It’s true that many employers are seeking charismatic employees rather than stuffy, conservative attorneys. Sometimes, well-placed strong language can be used effectively. But an interview is no place for foul language. I’m shocked that I need to write this blog post, but I just learned from a client that a candidate (who probably would have received a job offer) tanked his interview because he dropped a few F-bombs in the interview. Unbelievable. He didn’t even wait to get his foot in the door before he put it in his mouth.
Everyone in the room knew what happened: he got too comfortable with the interviewers and treated them like they were his friends. Bad move. The partners in the room weren’t offended by the language, but they knew that some of their clients wouldn’t appreciate the cursing. If this candidate was swearing inside of ten minutes in the interview, what’s to say that he won’t do that with clients? Instead of getting an offer, this candidate is still looking for a job.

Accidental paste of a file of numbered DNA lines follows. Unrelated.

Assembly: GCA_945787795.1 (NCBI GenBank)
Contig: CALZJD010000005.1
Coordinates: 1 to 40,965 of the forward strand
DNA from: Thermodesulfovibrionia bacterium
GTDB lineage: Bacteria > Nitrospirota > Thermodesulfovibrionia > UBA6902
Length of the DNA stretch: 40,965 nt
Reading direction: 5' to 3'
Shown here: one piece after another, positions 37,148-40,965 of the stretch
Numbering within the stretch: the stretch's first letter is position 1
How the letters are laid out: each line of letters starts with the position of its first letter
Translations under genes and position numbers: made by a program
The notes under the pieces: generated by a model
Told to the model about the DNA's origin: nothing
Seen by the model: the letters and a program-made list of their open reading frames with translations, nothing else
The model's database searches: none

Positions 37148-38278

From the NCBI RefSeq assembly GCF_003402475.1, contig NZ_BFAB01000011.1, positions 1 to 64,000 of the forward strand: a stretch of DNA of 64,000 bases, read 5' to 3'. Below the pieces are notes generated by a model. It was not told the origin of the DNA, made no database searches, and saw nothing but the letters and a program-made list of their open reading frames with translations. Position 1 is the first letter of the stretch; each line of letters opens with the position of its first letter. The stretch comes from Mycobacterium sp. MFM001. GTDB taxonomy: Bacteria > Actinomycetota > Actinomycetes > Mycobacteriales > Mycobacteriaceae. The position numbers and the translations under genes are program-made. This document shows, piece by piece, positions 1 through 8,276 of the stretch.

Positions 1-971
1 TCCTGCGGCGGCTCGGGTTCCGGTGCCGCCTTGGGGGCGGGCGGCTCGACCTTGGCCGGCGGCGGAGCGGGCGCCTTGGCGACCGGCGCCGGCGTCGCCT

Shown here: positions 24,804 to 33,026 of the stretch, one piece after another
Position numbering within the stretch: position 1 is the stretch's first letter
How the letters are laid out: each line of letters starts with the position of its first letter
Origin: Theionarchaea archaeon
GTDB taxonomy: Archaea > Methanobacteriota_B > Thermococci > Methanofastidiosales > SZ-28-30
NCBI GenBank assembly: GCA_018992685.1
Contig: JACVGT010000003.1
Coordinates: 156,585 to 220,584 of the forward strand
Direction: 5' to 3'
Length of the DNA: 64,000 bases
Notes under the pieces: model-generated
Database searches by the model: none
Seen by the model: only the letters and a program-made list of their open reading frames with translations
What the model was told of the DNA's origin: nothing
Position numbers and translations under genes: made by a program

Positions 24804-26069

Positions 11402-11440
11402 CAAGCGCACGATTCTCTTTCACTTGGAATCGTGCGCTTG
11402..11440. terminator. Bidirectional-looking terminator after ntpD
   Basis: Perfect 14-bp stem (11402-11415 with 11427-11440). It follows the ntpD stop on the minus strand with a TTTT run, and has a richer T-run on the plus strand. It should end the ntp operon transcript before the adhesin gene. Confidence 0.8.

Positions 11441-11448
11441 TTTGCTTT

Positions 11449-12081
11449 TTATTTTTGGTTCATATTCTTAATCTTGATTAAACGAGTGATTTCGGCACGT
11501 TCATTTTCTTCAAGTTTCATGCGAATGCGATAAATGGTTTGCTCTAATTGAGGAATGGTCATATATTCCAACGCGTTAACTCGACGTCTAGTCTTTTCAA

A quick search of the internet shows a UK study that found that swearing in an interview is the number one faux pas for interviewers. Surprisingly the number two faux pas was answering a cell phone during an interview (yes, I said ANSWERING – a cell phone simply ringing was lower on the list).